Learning a deep net to optimize an LP, based on predicting the optimal basis vector. Surveys existing approaches in the literature. Demonstrates high accuracy of feasibility and optimality on small problem instances, but documents issues when scaling to larger problems. Benchmarks against a modern optimization solver, with discussions on upfront training vs. variable inference computation times.

Super-resolution (SR) refers to image processing techniques which enhance the quality of low-resolution images [2]. Recently deep learning based SR has been applied to the field fluid dynamics to recreate chaotic turbulent flows from low-resolution experimental or numerical data [3]. For some loss function \(\mathcal{L}\), the goal is to find weights \(\theta^*\) such that

\[\begin{aligned} \theta^* = \text{argmin}_\theta\; \mathcal{L}(\bold{u_H},f(\bold{u_L};\bold{\theta})) \end{aligned}\]where \(\bf u_H\) is the reference high resolution data field and \(\bf u_L\) is the corresponding coarsened low resolution data input to the neural network \(f\) (see the figure below).

*Fig 1: Super-resolution reconstruction of turbulent vorticity field using physics-based neural network. Adapted from [2]. Disclaimer: we didn’t have time to train on nice images like these for the present investigation.*

Doing so can aid our understanding of flow physics [3]. Many have already applied deep learning to this problem, applying a variety of methods. The performance of the resulting networks depends heavily on the loss function used to train the network. Looking to improve upon the standard \(L_2\) loss function, some have introduced physics-based loss function that incorporates physical laws that the real flow must obey. For example [2] use the following type of form:

\[\begin{aligned} \mathcal{L} &= \beta_0||\bold{u_H}-f(\bold{u_L})||_2 + \beta_1 ||p_1(\bold{u_H})-p_1(f(\bold{u_L}))||_2 + \beta_2 ||p_2(\bold{u_H})-p_2(f(\bold{u_L}))||_2 + ... \end{aligned}\]where \(p_i(\cdot)\) is a physical objective that we want to enforce during training (e.g. spatial and time derivatives \(\nabla \bf u_H\), \(\bf\dot{u}_H\) etc.) and the \(\beta_i\) are fixed weighting coefficients.

Typically, multi-objective super resolution approaches aim to overcome the weaknesses of the single objective $L_2$ reconstruction loss, a primary one being that the $L_2$ loss favors blurry reconstructions over sharper more ‘realistic’ ones. The general idea is that the additional objectives push the training away from un-realistic reconstructions.

However suppose the goal really is to minimize the $L_2$ reconstruction loss. Can multi-objective training reduce the loss on the original objective or do the new objectives just get in the way? In this investigation we apply adaptively-weighted multi-objective optimization methods to the problem of turbulence super resolution which is a novel approach.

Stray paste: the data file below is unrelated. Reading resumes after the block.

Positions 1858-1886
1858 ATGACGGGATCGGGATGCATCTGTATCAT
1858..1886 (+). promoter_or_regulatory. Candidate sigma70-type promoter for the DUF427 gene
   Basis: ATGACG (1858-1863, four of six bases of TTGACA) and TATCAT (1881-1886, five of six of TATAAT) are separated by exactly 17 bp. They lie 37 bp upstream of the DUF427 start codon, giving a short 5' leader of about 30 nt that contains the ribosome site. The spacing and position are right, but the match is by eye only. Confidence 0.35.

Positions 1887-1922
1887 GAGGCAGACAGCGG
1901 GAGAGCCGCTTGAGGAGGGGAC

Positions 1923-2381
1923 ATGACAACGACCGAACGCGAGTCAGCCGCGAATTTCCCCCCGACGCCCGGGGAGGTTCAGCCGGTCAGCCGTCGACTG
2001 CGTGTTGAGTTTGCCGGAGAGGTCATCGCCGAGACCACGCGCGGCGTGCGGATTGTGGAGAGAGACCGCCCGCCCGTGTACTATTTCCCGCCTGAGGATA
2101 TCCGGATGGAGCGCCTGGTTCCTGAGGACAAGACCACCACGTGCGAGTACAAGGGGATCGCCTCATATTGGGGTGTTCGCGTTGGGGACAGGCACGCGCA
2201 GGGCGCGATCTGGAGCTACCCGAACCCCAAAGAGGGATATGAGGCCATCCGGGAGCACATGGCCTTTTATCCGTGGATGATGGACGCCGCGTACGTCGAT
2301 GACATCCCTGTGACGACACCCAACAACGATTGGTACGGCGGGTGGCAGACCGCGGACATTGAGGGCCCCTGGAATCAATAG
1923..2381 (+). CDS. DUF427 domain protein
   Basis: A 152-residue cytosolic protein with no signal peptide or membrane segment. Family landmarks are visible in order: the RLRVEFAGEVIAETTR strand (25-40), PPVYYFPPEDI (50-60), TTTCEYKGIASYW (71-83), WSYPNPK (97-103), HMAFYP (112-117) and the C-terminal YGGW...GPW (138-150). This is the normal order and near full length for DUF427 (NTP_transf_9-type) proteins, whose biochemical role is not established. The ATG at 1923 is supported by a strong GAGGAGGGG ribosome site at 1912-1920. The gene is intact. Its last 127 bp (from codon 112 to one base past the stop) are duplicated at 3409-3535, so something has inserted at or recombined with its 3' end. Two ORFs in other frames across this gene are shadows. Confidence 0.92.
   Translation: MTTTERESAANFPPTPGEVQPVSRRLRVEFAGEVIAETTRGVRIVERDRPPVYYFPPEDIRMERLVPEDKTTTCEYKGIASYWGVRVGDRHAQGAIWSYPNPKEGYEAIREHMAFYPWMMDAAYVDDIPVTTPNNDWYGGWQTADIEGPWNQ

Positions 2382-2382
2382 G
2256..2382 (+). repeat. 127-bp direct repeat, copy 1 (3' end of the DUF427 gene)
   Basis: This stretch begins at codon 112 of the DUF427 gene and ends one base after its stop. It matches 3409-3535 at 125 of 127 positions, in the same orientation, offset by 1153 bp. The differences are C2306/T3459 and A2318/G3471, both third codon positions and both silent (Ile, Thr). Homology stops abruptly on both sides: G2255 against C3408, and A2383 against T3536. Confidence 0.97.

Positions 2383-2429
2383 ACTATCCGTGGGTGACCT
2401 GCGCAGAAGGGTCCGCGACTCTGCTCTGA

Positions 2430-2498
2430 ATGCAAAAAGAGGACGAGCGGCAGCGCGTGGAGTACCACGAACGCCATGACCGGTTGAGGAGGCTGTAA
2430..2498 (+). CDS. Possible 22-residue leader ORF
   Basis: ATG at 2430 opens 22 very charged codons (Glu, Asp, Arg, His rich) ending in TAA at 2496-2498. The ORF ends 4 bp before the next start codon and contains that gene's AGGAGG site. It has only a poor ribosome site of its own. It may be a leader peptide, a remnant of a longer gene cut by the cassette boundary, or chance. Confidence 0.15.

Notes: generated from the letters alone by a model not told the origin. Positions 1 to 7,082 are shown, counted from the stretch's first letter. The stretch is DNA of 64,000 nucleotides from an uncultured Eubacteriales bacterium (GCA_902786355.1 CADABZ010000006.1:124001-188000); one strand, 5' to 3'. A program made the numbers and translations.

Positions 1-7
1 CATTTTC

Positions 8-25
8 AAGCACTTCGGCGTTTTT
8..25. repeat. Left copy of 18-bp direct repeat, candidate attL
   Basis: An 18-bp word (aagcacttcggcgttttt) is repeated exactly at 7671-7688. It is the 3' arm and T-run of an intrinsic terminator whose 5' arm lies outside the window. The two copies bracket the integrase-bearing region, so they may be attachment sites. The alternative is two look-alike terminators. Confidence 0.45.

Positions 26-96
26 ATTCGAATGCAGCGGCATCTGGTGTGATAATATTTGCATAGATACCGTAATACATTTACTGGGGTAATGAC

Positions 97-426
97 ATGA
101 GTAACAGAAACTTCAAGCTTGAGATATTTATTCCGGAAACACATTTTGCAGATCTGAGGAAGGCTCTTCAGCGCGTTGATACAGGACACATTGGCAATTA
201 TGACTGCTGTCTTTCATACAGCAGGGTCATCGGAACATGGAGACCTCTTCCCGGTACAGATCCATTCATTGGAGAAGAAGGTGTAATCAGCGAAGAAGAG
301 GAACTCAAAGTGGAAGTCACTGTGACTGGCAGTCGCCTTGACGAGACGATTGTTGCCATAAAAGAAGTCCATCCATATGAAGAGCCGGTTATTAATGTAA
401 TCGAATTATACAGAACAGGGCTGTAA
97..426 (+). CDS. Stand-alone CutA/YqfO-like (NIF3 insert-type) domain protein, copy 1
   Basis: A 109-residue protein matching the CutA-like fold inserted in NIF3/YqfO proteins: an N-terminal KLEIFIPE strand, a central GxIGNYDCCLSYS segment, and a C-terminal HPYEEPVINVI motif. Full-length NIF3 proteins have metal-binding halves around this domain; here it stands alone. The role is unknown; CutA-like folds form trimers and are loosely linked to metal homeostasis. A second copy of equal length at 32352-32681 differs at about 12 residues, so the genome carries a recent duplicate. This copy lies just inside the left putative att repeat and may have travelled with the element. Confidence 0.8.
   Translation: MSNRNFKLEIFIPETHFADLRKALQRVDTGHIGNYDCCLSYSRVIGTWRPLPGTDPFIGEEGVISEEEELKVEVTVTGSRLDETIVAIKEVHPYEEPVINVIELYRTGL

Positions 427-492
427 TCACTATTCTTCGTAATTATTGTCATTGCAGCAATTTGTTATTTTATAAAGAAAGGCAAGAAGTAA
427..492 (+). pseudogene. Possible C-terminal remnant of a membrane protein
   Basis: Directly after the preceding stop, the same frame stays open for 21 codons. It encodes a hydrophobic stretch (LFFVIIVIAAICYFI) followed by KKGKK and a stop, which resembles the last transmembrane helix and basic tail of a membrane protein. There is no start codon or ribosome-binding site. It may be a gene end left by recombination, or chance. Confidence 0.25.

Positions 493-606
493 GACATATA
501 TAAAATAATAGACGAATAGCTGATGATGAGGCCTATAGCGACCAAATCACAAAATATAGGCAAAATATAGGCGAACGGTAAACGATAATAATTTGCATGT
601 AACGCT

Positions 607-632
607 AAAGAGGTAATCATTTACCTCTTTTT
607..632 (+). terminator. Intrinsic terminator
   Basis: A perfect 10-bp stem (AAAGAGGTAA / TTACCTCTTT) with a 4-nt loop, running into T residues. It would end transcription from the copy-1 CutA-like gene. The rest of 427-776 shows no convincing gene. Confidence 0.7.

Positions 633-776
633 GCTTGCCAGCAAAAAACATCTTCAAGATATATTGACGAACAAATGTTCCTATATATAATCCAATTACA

Super resolution reconstruction is an interesting problem for turbulent flows due there inherent multi-scale nature. Information is lost in the coarsening/pooling process making perfect reconstruction impossible without additional insights. Unfortunately, due to time and resource constraints it is unfeasible to train on 2D turbulence slices as in figure 1. In order to retain a challenging problem for the the super-resolution we build an artificial dataset of 1D turbulence as follows:

\[u(x) = \sum_{k=1}^{10} k^{-1}\sin\left(kx+\phi(k)\right) + (2k)^{-1}\sin\left( 2kx +\phi(k)\right)\]The amplitude scaling $k^{-1}$ models how the frequencies in a particular turbulent signal might decay with increasing wavenumber (velocity, temperature, pressure, kinetic energy, etc.). In other words the contribution of higher modes to the entire signal becomes less and less important in a predictable way. We generate each individual signal by fixing a phase function $\phi(k)$. For each $k$, $\phi(k)$ is taken to be the realization of uniform random variable in the range $[0,2\pi)$. This function $u(x)$ bakes in inherent correlations between the low and high frequency waveforms (Please note: this is not physical. We are just making a useful toy dataset for this investigation). Even with extremely coarse low-resolution inputs, we expect that a well-trained neural network can use these correlations to reconstruct the high frequency waveforms.

For input to the network, the samples are discretized to a $512$ point high resolution grid: $(\mathbf{u_H})_j = u(x_j)=u(j\cdot\frac{2\pi}{512})$. The low resolution data is average pooled with a kernel size of $32$. This results in a low resolution grid of size $512/32 = 16$. Average pooling has been shown to have nice training properties for super resolution reconstruction [2]. The following is typical high/low resolution pair:

*Fig 2: Typical high/low resolution data pair. The high resolution version exists on a 512 point grid. The low resolution version has been average pooled down to a 16 point grid using a average pooling kernel of size 32. The pooling procedure removes the highest frequency components of the data meaning that full reconstruction requires deeper understanding of the underlying structure.*

The network is a three layer fully connected network with hidden sizes $[1024,1024,1024]$.

The multi-objective loss function